The Statements are completely separate cables. Right channel and signal direction is indicated only by red lettering. Look closely! I didn't think they were directional at first, but it does matter which end you hook up where. The conductors are copper, and lots of it! It’s not just the usual type of high-grade copper, but a "correct blend of gauge and amount." The formula was discovered by PS Audio when they were designing the Lab power cable, the Statement power cable’s first-generation cousin.
I started out with "This Weight," from Van Morrison’s The Healing Game. The presentation immediately had more, well, weight. All of the low frequencies were more detailed and had greater impact. The bass drum had more punch, and more wood. It wasn’t just beater striking head, like so many over-damped bass drums in recordings these days. The sustained notes on the string bass were much longer—a good sign. It was not like the presentation you get when you turn up a bass tone control. That usually makes things thick, lumpy, and ill defined. With the Statements, the bass was anything but ill defined. The percussion on the Hammond organ was more prominent and biting, like a live Hammond with a Leslie. The mids and highs were very precise, and the overall presentation was nice and quick. I could not detect any obvious colorations. It seemed like someone added more overtones in the lower regions, and left everything else alone. I heard all sorts of low-level information in the mid and low bass I had never heard, somehow without affecting the mids and highs. Awesome. I really felt I was missing something when I listened again without the Statements.
On to some Beethoven—the Quartet in E flat, Opus 127, performed by the Tokyo String Quartet. This is a fabulous recording, and in my opinion, one of the best cycles of Beethoven’s work for four string players out there. The late quartets are difficult to perform, and gifted musicians are required to make them work. They are hard to interpret, and sometimes hard to listen to. The first movement of Opus 127, "Maestoso," is very busy, and relies on rhythmic litheness to propel it. Without that, it will wither and die. With the Statements, it was killer. The wood in the instruments came alive, and the cables added the type of punch I usually associate with drums. I wasn’t quite dancing, but it really made me move.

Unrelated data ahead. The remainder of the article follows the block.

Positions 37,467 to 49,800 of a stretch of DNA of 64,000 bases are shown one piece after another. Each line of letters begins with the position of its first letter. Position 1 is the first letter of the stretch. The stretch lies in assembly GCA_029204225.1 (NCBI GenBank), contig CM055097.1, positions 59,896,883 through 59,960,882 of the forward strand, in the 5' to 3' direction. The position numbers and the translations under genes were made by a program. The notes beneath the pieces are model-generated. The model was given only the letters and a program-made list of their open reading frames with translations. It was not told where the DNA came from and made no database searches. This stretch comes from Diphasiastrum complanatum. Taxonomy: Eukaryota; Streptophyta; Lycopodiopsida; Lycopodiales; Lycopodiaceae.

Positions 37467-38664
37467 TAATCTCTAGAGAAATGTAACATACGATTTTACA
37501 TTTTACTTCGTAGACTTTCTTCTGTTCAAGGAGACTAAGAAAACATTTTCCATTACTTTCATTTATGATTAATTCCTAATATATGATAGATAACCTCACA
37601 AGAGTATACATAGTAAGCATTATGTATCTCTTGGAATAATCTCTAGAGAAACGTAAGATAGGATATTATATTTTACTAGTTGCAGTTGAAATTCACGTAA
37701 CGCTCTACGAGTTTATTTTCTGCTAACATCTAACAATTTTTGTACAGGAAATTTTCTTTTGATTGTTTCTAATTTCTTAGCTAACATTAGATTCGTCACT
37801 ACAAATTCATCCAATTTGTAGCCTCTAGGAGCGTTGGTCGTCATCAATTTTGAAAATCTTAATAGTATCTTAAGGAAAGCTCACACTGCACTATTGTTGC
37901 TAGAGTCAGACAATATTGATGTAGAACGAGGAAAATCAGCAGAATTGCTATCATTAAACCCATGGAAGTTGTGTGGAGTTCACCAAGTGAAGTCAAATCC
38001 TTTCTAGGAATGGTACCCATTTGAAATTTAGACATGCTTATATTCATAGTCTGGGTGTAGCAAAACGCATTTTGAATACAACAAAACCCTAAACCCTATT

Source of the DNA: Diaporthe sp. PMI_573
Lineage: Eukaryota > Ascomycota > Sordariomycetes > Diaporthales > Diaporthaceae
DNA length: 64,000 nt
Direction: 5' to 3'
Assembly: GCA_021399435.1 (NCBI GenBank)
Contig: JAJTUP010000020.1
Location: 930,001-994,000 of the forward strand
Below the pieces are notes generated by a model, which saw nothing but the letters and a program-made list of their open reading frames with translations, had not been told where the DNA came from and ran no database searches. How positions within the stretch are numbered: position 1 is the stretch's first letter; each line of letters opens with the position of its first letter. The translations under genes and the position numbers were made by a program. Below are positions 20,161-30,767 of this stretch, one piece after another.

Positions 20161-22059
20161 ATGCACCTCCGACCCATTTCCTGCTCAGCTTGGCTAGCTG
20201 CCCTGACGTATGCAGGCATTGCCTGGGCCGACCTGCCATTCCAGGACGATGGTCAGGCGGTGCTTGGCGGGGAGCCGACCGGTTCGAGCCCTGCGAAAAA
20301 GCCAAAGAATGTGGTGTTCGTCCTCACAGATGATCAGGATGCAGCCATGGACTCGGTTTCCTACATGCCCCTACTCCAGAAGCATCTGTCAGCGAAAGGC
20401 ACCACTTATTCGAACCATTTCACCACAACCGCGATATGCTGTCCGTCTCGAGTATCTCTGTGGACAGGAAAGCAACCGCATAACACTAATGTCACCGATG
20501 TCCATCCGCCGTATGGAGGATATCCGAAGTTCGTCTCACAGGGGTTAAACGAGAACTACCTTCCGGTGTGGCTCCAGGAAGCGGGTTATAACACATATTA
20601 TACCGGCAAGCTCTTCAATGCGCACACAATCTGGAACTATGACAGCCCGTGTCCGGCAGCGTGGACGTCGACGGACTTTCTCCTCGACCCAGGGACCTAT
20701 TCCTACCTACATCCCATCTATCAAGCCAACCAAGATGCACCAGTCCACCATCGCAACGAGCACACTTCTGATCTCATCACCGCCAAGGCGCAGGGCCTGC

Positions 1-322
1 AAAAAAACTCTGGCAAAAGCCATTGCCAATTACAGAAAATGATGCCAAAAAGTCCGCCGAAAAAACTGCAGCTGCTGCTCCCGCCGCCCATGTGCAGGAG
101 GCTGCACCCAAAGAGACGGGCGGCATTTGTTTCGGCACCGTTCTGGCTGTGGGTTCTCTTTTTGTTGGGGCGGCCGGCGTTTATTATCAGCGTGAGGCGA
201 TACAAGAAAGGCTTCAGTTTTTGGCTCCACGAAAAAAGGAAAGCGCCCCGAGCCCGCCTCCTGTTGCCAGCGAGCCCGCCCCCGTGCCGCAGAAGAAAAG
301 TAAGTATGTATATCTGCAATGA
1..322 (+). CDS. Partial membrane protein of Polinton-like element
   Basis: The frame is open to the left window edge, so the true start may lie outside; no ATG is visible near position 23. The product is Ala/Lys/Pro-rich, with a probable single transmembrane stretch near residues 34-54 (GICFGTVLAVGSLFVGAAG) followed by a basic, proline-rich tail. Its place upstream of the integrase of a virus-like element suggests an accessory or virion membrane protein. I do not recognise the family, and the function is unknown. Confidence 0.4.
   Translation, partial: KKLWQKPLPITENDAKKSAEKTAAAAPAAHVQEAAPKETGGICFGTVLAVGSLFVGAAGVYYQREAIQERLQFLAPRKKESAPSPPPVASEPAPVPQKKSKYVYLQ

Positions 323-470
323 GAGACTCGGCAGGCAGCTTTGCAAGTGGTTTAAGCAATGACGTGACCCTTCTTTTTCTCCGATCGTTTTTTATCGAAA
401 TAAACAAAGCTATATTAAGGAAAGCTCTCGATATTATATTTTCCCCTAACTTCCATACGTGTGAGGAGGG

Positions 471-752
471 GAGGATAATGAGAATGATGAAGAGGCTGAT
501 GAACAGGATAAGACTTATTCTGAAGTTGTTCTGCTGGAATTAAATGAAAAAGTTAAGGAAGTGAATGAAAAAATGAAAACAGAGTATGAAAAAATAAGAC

Until this point, I used just one pair of Statements, a five-meter run between my amp and preamp. So far, they did exactly what PS Audio claimed—they gave me a more robust lower end without distorting the rest of the presentation. Would two Statements be too much? I connected another pair between my CD player and preamp. My impression? Most of the time, two Statements were awesome. In fact, with acoustic and orchestral music, that was the configuration I preferred. When I experimented with electric music, it depended upon the recording. Sometimes I liked the combination of one pair of Statements with a not-to-be-named pure silver interconnect. Only once—on a MoFi recording of Bob Marley’s Exodus—did the combination of two Statements go overboard, but this is the most bass-heavy recording I own.
So what to make of the Statements? If you want strict neutrality, go to Switzerland. You ain’t gettin’ it here. Then again, I’m wondering whether all the cables that are so "neutral" aren’t missing the low-frequency info that the Statements provide. If you want exactly what PS Audio advertises—big, robust, sound, full of mid-bass energy and low-end power, yet uncolored—I recommend trying at least one pair in your playback chain. I loved them. John Zurek